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I followed this tutorial to get started using Android host api with an Arduino board. I am using the Arduino Uno. I am able to transmit data and turn on a LED on the Arduino board and I can receive feedback from the Arduino board. I am trying to write to my Android device over the USB connection from the Arduino board like so:


I am receiving the Arduino data on the Android side like this:

byte[] buffer = new byte[10];
int bytes;
//try-catch statements omitted for simplicity
bytes = mUsbConnection.bulkTransfer(mUsbEndpointIn, buffer, buffer.length, 0);

Every once and awhile the data will be intact but more often than not, what I receive from the Arduino is a garbled mix of those letters from my original message(t,e,s, and t). Many times only 1 or 2 letters are displayed. If anyone could point me in the right direction or share some similar experience I would be appreciative. Thanks.


When I print out the data into Logcat, there are multiple copies of the data. For example, if I receive "ste" from Arduino, it will be printed out 2-5 times in Logcat.

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Are you setting a baud rate in your arduino script? The command would look something like this: Serial.begin(115200); You may have a different number. Post what number yours does have if it does. If you had it set incorrectly I think it would be possible for you to get the errors that you are seeing. –  FoamyGuy Jun 18 '12 at 20:43
@Tim = I have set it at 9600 bps: Serial.begin(9600); I realize it is quite low, do you think this could cause a problem? I wonder how I would determine the frequency that is most optimized for Android. –  thomas.cloud Jun 18 '12 at 20:51
Honestly I don't know what the faster / slower baud rate would effect. I think the most important is that both devices are expecting the same rate. Try setting the rate to each of the other values that show up in the arduino serial moniter dropdown box. Run each respectively and see if any of them make a difference with the string you are trying to send. I know 115200 is one of the other rates, but I don't recall the others that show up in that dropdown there are only a handful though to test. –  FoamyGuy Jun 18 '12 at 20:55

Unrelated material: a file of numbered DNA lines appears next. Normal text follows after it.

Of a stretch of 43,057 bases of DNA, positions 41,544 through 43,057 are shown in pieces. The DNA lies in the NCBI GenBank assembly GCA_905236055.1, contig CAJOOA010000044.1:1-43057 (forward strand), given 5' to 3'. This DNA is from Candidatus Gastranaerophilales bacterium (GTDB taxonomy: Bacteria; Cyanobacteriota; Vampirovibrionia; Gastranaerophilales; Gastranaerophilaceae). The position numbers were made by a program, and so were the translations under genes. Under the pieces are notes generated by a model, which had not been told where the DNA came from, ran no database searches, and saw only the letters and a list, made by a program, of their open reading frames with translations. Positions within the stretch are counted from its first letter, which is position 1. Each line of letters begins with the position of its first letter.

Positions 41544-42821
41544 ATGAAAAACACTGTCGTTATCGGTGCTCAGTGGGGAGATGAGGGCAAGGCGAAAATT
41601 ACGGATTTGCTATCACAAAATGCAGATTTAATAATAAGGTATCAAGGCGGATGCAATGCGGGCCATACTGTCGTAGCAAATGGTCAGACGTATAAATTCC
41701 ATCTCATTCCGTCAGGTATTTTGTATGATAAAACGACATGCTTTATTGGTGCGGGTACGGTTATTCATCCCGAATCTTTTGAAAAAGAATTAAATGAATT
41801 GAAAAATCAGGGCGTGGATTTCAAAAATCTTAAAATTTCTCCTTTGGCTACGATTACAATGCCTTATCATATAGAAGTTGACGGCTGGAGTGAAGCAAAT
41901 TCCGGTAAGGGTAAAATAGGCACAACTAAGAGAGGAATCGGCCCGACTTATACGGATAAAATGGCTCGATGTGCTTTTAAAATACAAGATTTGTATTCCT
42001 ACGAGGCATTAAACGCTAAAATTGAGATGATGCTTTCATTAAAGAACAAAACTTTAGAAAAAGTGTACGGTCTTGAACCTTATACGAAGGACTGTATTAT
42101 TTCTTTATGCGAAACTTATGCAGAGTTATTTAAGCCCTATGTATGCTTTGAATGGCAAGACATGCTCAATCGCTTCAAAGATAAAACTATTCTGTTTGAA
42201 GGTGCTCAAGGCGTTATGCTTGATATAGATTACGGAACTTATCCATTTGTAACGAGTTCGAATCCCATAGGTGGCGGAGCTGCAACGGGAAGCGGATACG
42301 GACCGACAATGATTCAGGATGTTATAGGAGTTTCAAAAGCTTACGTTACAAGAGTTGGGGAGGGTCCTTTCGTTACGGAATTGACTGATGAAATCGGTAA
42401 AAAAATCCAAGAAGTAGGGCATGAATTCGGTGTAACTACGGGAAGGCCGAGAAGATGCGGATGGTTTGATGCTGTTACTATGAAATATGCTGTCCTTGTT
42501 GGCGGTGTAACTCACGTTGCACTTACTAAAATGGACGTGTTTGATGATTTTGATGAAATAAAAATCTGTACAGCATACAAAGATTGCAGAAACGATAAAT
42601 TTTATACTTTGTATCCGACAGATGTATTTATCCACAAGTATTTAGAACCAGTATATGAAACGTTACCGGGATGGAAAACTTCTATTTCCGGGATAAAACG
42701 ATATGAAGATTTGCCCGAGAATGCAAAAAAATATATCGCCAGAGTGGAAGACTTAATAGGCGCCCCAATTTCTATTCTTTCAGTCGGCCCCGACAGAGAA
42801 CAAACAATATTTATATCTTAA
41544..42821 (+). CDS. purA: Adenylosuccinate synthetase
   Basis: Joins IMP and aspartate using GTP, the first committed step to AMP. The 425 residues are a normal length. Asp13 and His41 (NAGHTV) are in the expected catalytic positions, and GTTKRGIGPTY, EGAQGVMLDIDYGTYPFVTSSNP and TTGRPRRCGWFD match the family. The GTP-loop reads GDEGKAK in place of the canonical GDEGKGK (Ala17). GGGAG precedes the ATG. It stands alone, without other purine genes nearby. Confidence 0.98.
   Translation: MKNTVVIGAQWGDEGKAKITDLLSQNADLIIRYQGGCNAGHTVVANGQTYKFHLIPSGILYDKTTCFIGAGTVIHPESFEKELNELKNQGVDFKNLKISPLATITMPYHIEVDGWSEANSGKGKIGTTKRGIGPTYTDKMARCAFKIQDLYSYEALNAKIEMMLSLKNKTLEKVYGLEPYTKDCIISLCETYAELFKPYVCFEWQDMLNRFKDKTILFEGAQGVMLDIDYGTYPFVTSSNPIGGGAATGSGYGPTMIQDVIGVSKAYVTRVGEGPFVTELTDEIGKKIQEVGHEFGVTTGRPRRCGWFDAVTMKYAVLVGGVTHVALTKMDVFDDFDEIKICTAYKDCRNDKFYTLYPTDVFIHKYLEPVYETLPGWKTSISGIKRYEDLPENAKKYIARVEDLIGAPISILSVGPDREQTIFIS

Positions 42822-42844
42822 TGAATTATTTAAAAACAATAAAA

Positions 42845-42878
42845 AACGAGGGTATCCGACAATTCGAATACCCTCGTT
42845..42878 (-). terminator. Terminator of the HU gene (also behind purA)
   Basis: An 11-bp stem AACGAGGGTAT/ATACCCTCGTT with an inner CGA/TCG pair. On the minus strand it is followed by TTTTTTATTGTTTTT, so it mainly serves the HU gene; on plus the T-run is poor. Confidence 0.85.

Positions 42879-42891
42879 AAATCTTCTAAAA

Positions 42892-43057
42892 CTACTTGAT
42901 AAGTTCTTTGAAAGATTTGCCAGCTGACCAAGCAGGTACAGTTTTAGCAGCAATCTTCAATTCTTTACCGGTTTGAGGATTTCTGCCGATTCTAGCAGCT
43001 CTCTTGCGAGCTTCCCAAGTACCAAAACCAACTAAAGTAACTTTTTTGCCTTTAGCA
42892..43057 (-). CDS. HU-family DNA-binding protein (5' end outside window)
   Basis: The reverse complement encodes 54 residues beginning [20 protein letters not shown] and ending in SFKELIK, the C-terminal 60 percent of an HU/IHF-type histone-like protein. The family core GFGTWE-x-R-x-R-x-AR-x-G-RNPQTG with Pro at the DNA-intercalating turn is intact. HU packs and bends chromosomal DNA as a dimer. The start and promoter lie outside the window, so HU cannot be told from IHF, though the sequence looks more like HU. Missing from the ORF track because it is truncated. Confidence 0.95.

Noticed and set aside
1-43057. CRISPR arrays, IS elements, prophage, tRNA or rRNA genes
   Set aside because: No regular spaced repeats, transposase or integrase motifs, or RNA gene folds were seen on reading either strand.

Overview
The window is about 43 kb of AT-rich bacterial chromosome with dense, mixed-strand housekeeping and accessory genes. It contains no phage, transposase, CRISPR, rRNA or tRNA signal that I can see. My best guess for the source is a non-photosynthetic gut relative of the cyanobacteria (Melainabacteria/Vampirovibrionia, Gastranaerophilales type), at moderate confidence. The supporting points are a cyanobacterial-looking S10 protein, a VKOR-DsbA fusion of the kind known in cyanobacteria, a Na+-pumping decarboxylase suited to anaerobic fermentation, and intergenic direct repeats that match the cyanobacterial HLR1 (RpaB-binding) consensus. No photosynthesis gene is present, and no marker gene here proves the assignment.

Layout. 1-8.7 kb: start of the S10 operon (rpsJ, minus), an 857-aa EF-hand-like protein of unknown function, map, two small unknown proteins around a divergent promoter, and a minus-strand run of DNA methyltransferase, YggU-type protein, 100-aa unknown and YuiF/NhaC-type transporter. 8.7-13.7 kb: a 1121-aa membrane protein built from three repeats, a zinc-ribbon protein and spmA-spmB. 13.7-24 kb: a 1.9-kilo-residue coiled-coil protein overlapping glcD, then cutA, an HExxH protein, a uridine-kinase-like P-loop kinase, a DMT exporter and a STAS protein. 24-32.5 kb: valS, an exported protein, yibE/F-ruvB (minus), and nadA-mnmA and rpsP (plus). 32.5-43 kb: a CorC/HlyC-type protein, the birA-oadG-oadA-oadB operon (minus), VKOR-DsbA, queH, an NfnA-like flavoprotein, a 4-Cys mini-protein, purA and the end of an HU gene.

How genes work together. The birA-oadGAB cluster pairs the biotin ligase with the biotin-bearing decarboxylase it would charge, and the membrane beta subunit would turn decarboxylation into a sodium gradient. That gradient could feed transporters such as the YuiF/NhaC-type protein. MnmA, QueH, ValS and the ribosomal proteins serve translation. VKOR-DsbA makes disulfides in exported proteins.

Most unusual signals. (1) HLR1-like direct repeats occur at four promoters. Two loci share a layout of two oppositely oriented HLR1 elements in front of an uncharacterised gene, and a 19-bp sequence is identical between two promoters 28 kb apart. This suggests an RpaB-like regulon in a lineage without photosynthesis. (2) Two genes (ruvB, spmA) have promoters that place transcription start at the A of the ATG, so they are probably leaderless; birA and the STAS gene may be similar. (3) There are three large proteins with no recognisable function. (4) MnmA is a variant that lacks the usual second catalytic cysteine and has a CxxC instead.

@Tim = Great. Thank you for the tip, I will try it out right now. –  thomas.cloud Jun 18 '12 at 20:58

1 Answer 1

up vote 0 down vote accepted

I think I found something that works at least temporarily:

public void run(){

        int i = 0;

        byte[] buffer = new byte[4];
        byte[] finalBuffer = new byte[8];
        byte[] sendBuffer = new byte[8];

        int bytes = 0;


                bytes = mUsbConnection.bulkTransfer(mUsbEndpointIn, buffer, buffer.length, 0);

                if (bytes == EXIT_CMD) { 

                if (bytes > 0){

                    byte[] temporaryBuffer = new byte[bytes];

                    System.arraycopy(buffer, 0, temporaryBuffer, 0, bytes);

                    System.arraycopy(temporaryBuffer, 0, finalBuffer, i, bytes);

                    i += bytes;

                    java.util.Arrays.fill(buffer, (byte) 0);

                //Dollar sign terminates string to indicate end of line
                if (finalBuffer[7] == 36){

                    i = 0;

                    System.arraycopy(finalBuffer, 0, sendBuffer, 0, sendBuffer.length); 

                            sendBuffer.length, -1, sendBuffer).sendToTarget();

                    java.util.Arrays.fill(finalBuffer, (byte) 0);

I had to send strings that were 8 characters exactly from Arduino and they had to end with a dollar sign($) in order to indicate the end of the line, but the data being passed to my message handler always seemed to be correct. It's not the most robust solution but maybe someone can modify it to make it better or take another approach? Please let me know!

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